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Could any course have been adopted, better calculated to degrade a nation ? Can we expect to find among a people thus treated, that self-respect, that sturdy independence which Englishmen have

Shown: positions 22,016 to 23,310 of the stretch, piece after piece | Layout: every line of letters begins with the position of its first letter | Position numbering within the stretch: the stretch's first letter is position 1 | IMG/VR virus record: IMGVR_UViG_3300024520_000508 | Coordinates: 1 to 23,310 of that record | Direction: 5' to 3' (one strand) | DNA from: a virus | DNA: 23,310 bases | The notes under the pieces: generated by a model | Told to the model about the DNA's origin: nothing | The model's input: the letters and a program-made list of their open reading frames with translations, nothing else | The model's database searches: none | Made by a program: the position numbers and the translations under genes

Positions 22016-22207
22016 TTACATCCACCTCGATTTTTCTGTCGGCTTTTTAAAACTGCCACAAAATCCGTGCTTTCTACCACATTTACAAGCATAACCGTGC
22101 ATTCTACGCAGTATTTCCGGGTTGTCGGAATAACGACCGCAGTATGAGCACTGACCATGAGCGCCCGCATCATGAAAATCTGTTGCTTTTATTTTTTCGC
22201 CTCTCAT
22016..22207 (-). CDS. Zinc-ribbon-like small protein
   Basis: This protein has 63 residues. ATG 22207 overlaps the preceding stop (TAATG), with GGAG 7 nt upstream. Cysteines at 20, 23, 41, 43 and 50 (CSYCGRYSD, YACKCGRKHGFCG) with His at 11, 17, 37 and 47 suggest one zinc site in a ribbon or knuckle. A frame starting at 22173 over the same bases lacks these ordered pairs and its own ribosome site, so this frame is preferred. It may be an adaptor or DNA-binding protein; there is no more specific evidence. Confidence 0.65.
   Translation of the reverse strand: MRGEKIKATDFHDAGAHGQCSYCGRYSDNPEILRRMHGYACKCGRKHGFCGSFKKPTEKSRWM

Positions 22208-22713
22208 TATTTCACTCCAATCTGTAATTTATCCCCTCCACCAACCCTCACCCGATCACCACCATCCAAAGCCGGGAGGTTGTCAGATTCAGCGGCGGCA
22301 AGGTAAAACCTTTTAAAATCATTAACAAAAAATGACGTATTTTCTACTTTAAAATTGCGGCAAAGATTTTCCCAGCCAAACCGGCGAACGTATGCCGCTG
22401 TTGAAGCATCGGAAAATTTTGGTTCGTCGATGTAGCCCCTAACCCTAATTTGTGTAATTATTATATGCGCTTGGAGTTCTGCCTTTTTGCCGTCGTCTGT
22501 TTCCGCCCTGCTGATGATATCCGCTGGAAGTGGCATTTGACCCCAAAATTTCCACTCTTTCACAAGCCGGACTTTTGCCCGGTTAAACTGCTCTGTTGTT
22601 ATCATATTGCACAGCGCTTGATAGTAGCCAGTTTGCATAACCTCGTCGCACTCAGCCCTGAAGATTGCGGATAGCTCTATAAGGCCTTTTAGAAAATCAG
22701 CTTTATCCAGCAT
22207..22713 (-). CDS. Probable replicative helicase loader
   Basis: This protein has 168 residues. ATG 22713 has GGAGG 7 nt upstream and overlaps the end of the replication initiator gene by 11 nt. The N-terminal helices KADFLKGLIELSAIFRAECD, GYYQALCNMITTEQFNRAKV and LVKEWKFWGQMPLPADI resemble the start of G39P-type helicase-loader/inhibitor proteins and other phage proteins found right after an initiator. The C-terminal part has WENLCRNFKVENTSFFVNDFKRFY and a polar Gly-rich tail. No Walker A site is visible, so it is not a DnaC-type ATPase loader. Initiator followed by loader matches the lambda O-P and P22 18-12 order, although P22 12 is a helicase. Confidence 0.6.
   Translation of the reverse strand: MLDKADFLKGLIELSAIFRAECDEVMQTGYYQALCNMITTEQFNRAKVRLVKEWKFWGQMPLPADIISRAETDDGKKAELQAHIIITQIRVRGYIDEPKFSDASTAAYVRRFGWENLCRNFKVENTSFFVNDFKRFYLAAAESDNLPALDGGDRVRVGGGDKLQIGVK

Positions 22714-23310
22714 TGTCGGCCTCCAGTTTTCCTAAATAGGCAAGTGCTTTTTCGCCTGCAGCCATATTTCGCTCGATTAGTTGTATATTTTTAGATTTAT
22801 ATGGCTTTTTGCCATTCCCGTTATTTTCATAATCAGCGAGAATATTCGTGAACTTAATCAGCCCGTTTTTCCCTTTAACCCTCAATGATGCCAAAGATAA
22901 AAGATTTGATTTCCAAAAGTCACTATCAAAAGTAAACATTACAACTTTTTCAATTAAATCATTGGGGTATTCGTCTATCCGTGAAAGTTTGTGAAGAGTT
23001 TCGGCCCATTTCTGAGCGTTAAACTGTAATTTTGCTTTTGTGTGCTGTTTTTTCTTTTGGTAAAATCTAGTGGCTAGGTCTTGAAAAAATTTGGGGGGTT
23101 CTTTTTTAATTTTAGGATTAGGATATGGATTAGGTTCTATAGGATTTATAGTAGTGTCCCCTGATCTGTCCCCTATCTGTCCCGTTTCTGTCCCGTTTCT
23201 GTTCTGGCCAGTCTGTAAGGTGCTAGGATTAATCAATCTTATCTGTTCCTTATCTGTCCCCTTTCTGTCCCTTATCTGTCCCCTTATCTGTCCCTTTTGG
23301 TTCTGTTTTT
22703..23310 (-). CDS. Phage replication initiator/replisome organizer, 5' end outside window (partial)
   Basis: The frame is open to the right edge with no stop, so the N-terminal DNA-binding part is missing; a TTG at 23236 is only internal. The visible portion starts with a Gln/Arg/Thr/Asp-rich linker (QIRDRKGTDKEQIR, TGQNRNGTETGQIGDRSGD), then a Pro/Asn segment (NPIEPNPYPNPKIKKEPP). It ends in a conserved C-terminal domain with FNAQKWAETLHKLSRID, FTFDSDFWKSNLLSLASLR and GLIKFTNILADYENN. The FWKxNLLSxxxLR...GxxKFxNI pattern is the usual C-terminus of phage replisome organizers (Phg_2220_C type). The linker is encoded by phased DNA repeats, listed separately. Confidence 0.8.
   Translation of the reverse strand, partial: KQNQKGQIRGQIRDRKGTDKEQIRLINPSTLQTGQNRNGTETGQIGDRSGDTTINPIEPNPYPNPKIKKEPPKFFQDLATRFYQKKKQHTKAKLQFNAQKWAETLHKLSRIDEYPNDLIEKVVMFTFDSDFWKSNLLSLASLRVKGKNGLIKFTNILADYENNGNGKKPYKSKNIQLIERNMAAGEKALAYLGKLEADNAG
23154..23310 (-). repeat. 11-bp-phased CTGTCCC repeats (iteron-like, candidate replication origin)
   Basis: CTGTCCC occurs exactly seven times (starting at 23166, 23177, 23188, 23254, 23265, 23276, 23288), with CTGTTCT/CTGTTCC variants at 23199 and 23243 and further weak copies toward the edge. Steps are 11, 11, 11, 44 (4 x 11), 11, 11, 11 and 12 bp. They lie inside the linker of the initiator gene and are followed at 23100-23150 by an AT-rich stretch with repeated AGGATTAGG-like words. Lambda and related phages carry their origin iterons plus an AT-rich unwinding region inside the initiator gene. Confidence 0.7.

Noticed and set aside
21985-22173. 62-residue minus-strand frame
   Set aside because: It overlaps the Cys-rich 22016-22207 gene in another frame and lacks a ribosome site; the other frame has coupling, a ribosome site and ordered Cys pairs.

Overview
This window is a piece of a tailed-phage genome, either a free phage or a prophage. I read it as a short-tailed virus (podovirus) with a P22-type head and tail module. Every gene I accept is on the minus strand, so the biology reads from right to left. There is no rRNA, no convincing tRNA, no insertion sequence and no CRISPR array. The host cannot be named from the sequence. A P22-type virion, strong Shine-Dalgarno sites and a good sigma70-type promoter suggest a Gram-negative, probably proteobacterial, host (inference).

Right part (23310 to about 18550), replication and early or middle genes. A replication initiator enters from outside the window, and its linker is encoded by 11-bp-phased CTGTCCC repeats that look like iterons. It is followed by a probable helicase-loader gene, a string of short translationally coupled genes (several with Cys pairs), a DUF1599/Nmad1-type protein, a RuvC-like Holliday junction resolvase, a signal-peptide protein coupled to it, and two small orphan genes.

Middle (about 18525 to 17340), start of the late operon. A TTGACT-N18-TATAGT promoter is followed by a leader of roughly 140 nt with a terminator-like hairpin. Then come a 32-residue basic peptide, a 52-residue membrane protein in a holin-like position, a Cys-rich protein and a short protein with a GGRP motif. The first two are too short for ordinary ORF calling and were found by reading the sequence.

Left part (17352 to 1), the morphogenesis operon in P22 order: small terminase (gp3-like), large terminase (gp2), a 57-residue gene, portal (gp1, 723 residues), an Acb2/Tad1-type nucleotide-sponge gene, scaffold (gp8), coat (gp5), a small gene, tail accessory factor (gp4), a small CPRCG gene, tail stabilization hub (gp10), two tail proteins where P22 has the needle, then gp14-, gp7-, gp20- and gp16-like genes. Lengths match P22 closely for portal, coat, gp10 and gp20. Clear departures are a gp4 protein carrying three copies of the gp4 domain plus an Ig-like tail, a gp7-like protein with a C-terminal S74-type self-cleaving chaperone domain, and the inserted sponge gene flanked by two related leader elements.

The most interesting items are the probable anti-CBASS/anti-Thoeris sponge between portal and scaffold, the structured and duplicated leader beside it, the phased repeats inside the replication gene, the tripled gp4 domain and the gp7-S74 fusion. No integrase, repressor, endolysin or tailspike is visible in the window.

“not only conquered but undisciplinable ; and that the clergy had “scarce considered them as a part of their charge, but had left them “wholly into the hands of their own priests, without taking any other “care of them, but the making them pay their tithes.” “The bishop “prevailed on several priests to change, and he was so well satisfied “with the truth of their conversion, that he provided some of them to “ecclesiastical benefices, which was thought a strange thing, and was “censured by many, as contrary to the interest of the English nation.” Burnet informs us that Bishop Bedell was so zealous in his anxious desires for the conversion of the native Irish, that “he set himself to “learn the Irish language;” “had common prayer read in Irish every “Sunday in his cathedral;” set up schools, and even undertook the translation of the Old Testament into the Irish tongue, (the New Testament had been already translated,) for which purpose he engaged the services of one of his converts, “believed to be the elegantest writer of “the Irish language then alive, thinking the use of the Scriptures to be the “only way to let the knowledge of religion in among the Irish.” He was very assiduous in this work, and having in a few years finished the translation, he resolved to set about the printing of it. But his zeal for the instruction of the people, and the spread of Protestantism, was not participated in by the government, or by others of the clergy. Much jealousy was shown towards his proceedings, and he fell under unjust persecution, in which even Usher, at that time Primate of Armagh, joined to some extent. He did not live to complete his design, but his translation was eventually printed by the Hon. Robert Boyle. The conduct of the English government, in this respect, is the more extraordinary, because a policy directly the reverse was pursued in Wales, and with complete success. The liturgy of the Church of England was translated into Welch, and the service is still performed in that language by native clergymen. The letters of Dr. Boulter, Archbishop of Armagh, written between the years 1724 and 1738, afford ample evidence that the church was looked upon, by himself at least, chiefly as an important means of maintaining the English influence in Ireland. His great anxiety appears